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Bono versus the Bike

Bono versus the Bike

Posted on December 19, 2014

Featured image   By Hunter Van Houten, PT, DPT

On November 16th, Bono, of the band U2, was involved in a high energy bicycle accident when he attempted to avoid another rider in Central Park in New York City. As a fellow cyclist, I understand that a crash is something that will inevitably happen, but his is a crash that will take some time to heal from, and he will not be rocking the stage anytime soon (as evidence by his absence on Monday Night Football). What is in store for him is a progressive and intense rehabilitation program for his left upper extremity.

For cyclists, fractures are most common in the hand, wrist, forearm, shoulder blade, collar bone, and humerus. They occur when the rider attempts to break his or her fall with an outstretched arm (e.g. Bono’s left arm). Over the next three blog posts, I will break down his injuries and the rehabilitation that will be required to return him to all things Bono.

As a result of Bono’s accident, he sustained:

· Left facial fracture involving the orbit of his eye
· Left shoulder blade fracture in three separate pieces
· Left compound distal humerus fracture where the bone of his humerus was driven    through his skin and the bone was in six different pieces
· Fracture of his 5th finger

For this post, I will focus on the shoulder blade fracture. Bono underwent emergent orthopedic surgery to repair the fractured bones in a fashion that recreates its function as a solid support for the shoulder girdle to facilitate the return of pain-free range of motion, normal strength.

During the first 4-6 weeks after surgery, Bono will be immobilized and simple finger movements, elbow and neck range of motion exercises, as well as pendular exercises, will be his only exercises. Pendular exercises assist with pain, help to maintain some shoulder range of motion, and assist in preventing unwanted scar tissue forming in the joint. After that period, x-rays will be performed to determine if the humerus and scapula are healing well, and he will be able to initiate care with a physical therapist.

For the first phase of physical therapist care, gentle passive range of motion is performed to the scapula, also known as the shoulder blade. The scapula is a unique bone in that it articulates with the ribcage, the humerus (upper arm bone), and the collar bone. We perform passive range of motion to this joint to avoid the complication of a frozen shoulder. Many muscles of the neck and upper back connect to the shoulder, so Bono may also have some pain in these regions that will be treated through soft tissue mobilization and instrumented soft tissue mobilization techniques in order to ease movement of his entire upper body. Soft tissue massage and mobilization techniques for the neck, upper back, shoulder, elbow, forearm, or wrist may also help to improve tissue length and flexibility.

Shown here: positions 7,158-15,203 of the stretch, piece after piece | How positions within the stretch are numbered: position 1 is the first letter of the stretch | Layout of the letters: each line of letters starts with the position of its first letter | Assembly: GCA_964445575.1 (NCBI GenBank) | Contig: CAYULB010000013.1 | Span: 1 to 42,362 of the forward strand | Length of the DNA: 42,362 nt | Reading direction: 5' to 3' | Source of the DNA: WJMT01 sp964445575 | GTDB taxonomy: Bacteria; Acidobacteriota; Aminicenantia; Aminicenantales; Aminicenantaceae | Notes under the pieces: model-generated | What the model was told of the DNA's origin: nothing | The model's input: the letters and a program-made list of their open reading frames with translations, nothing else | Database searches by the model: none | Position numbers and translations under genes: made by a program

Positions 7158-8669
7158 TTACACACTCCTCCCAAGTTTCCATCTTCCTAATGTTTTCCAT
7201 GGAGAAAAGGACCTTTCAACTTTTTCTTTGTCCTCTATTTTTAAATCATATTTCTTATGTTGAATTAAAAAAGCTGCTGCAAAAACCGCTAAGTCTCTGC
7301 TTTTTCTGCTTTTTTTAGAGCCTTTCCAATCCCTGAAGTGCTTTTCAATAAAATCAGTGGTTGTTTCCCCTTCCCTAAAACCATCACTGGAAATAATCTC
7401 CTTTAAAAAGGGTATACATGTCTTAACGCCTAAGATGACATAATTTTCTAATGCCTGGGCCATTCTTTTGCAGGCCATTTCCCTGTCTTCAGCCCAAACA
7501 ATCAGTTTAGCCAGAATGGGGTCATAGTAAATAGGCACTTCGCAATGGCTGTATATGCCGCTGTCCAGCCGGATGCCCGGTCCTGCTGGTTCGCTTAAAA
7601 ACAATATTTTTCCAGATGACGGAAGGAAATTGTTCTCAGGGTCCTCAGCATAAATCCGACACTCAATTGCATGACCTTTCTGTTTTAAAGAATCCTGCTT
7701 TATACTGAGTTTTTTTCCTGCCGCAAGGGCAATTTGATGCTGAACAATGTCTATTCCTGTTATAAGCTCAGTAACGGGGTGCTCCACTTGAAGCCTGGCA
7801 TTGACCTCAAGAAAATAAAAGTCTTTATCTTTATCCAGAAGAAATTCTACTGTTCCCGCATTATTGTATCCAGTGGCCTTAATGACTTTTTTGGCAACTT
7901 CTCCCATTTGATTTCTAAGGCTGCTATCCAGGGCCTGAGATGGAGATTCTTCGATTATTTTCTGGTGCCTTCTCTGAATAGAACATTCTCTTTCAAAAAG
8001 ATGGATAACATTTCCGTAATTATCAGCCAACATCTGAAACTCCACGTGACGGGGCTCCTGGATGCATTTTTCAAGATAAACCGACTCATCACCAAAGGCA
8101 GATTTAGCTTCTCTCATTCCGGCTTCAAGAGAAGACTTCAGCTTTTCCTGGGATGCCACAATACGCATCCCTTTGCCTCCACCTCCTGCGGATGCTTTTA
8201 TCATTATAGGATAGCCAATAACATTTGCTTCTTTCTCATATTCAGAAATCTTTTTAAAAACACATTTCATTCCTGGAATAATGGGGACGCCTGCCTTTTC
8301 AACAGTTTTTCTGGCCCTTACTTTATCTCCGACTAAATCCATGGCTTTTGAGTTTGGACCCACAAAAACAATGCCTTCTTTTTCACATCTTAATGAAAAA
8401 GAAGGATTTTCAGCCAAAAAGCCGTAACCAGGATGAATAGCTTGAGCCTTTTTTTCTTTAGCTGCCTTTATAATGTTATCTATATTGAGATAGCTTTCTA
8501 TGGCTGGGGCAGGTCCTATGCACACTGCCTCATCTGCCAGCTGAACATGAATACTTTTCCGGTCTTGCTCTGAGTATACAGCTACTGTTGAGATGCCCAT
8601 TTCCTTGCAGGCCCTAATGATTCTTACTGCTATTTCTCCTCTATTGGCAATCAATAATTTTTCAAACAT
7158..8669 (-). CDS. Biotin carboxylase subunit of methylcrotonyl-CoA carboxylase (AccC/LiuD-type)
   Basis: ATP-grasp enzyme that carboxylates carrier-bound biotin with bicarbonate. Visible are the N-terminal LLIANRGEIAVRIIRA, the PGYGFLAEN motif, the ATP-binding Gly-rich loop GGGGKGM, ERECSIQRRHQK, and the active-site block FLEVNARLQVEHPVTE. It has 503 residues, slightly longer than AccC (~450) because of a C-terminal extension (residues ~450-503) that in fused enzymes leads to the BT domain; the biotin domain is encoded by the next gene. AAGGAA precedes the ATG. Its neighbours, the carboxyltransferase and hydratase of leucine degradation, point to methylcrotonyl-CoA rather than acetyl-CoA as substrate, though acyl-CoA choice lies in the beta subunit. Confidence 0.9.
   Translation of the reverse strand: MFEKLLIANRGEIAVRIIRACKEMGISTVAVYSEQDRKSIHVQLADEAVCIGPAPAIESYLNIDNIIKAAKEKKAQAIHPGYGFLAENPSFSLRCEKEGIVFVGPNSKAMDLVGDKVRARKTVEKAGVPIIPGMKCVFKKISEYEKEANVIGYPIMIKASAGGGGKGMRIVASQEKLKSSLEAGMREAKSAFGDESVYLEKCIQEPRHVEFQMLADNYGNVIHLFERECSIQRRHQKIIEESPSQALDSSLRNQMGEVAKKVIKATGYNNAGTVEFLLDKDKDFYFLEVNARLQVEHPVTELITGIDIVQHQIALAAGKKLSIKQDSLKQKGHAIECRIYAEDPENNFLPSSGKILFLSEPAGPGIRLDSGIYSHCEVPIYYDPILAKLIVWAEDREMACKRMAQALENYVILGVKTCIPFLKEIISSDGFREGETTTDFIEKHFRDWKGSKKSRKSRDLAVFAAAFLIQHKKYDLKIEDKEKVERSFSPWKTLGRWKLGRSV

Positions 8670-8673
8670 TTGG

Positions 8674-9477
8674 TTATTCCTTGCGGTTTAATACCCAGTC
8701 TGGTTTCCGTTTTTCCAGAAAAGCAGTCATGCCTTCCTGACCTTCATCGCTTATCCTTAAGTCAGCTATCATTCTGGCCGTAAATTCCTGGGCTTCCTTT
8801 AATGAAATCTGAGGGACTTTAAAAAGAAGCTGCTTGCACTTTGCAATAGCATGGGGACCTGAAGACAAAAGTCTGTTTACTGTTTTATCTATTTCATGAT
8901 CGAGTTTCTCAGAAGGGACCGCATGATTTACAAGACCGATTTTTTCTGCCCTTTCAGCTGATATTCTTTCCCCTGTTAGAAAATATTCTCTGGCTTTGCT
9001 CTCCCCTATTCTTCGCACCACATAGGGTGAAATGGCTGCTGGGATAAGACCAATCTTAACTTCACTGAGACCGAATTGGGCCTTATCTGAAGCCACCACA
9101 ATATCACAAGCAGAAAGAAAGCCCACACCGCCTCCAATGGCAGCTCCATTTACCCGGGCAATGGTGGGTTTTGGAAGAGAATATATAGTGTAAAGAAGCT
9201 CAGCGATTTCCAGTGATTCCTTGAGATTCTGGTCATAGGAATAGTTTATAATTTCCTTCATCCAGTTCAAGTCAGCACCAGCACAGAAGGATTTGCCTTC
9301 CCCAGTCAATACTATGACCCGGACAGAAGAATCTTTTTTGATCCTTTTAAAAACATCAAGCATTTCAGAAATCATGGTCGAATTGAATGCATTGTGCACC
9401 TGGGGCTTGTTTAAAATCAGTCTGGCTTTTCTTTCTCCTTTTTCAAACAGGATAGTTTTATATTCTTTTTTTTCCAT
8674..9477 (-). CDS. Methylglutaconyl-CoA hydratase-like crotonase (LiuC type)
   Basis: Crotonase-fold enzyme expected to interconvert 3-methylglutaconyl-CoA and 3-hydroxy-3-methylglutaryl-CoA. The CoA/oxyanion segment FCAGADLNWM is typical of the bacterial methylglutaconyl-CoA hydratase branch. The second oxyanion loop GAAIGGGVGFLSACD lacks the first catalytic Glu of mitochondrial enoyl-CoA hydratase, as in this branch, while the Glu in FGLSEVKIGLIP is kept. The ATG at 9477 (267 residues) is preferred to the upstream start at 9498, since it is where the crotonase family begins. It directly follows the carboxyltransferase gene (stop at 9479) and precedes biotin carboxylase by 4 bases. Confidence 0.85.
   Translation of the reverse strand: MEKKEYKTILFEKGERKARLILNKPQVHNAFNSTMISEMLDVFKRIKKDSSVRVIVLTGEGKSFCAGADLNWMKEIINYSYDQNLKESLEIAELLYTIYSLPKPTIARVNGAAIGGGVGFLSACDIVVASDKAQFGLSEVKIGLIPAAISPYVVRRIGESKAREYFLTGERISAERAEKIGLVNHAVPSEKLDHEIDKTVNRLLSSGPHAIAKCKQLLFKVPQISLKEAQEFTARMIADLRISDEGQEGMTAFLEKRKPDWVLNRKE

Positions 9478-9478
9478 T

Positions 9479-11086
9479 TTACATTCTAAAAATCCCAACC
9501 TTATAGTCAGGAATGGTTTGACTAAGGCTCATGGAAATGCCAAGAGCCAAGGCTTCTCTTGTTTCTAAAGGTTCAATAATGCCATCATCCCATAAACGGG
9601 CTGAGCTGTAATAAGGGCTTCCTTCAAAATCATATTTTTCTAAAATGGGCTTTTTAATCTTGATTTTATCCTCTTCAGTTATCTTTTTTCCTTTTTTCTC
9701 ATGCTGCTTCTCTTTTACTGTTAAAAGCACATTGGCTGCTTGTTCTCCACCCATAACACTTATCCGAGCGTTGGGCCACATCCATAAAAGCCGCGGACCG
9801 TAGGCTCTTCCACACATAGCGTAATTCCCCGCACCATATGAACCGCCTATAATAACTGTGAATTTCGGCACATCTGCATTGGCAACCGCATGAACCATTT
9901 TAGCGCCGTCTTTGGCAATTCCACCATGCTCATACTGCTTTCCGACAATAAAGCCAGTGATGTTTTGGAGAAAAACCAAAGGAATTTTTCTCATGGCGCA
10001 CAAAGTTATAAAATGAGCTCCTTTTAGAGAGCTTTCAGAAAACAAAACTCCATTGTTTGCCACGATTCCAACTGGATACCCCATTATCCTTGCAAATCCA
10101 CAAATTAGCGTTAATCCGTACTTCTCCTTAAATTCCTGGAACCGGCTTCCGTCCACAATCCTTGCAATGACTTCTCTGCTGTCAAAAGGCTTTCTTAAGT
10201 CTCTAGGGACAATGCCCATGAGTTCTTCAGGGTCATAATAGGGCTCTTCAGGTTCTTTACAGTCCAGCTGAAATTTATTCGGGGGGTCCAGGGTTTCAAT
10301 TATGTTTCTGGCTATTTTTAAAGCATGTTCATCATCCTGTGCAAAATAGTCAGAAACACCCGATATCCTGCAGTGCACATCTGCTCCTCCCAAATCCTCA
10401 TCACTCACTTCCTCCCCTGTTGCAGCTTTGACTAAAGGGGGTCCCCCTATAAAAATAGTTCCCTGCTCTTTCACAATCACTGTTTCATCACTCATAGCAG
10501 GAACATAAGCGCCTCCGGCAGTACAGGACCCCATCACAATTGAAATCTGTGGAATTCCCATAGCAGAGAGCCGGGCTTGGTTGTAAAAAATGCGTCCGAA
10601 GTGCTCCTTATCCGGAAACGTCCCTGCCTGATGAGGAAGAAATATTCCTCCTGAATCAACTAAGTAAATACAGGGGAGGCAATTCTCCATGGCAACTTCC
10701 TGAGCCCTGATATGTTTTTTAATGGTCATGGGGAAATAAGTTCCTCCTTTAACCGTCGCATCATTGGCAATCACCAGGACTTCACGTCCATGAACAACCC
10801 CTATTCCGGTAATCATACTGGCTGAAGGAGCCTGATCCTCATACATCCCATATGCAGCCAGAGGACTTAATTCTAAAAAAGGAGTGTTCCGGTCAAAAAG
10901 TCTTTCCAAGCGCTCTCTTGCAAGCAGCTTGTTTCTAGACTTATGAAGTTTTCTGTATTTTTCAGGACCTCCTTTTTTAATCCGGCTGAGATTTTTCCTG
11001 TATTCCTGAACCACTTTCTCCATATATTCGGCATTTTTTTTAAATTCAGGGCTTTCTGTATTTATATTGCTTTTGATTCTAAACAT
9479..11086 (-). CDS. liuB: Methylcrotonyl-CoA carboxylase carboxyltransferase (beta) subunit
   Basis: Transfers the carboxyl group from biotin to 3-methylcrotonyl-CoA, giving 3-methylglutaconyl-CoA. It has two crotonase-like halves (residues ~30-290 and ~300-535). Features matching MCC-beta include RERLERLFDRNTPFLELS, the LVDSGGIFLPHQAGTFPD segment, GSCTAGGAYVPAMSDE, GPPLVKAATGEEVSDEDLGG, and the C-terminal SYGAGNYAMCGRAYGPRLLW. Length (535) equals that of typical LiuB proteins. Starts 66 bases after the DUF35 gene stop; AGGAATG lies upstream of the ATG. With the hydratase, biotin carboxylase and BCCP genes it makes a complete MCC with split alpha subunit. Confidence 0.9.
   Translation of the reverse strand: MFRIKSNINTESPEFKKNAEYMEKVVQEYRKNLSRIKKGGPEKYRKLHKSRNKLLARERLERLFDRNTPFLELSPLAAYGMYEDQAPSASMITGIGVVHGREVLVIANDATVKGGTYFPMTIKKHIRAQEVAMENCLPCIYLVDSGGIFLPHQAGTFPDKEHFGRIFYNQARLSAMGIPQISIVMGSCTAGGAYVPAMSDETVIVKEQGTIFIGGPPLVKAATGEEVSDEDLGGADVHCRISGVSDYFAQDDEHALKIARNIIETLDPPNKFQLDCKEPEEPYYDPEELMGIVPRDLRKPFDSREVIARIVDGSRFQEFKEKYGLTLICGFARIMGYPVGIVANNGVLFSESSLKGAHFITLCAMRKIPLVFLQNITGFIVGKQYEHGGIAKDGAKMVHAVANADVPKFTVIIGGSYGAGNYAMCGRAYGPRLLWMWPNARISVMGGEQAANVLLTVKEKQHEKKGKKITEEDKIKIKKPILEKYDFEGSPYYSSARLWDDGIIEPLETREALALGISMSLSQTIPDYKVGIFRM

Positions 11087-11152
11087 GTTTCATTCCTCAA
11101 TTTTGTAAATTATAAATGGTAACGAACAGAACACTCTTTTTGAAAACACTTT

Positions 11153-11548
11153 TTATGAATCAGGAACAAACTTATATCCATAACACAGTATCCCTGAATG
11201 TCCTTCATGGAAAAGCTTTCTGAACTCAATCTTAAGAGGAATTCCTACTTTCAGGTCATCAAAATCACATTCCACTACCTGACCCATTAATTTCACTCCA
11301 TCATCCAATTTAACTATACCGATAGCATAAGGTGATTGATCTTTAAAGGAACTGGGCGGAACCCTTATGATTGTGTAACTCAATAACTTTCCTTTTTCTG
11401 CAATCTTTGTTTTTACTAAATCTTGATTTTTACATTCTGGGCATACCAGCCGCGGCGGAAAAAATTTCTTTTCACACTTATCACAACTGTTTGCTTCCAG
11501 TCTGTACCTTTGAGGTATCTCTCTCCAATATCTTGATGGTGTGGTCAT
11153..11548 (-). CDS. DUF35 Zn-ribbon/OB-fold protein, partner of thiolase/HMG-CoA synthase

Because Bono’s injuries are not muscular in nature, he will have few restrictions on moving his shoulder blade. However, overhead and weight bearing activities would be prohibited as they require increased force and mobility through the scapula and its articulations. Shoulder shrugs, scapular squeezes, and shoulder rolls are examples of appropriate active range of motion exercises for his scapula.

The proprioceptive (sense of body position in space) control of the scapula on the rib cage (scapulothoracic motion) is especially important in being able to use your shoulder girdle and arm effectively without causing further injury. Normal scapulothoracic motion is particularly essential when using your limb near or above shoulder height (fist pumping to the crowd). For this reason, we would teach Bono how to properly control his scapula during everyday activities, as well as during his rehabilitation exercises. Regaining what is known as “scapulothoracic rhythm” has a substantial reward, as good scapulothoracic control is the key to regaining maximum shoulder girdle motion while avoiding further shoulder problems in the future.

Proprioceptive exercises might include activities such as rolling a ball on a surface with your hand, holding a weight up overhead while moving your shoulder, or push ups on an unstable surface. Advanced exercises may include activities such as ball throwing or catching overhead.

Generally, the strength and stiffness one experiences after a shoulder fracture responds extremely well to physical therapy. Since the normal load on the shoulder girdle is relatively light, Bono should be able to return to normal activities quite early. Weight bearing and overhead activities will be progressed later on in his rehabilitation.​

Wishing Bono a speedy recovery, in the name of physical therapy.  Until next time, Bono enthusiasts.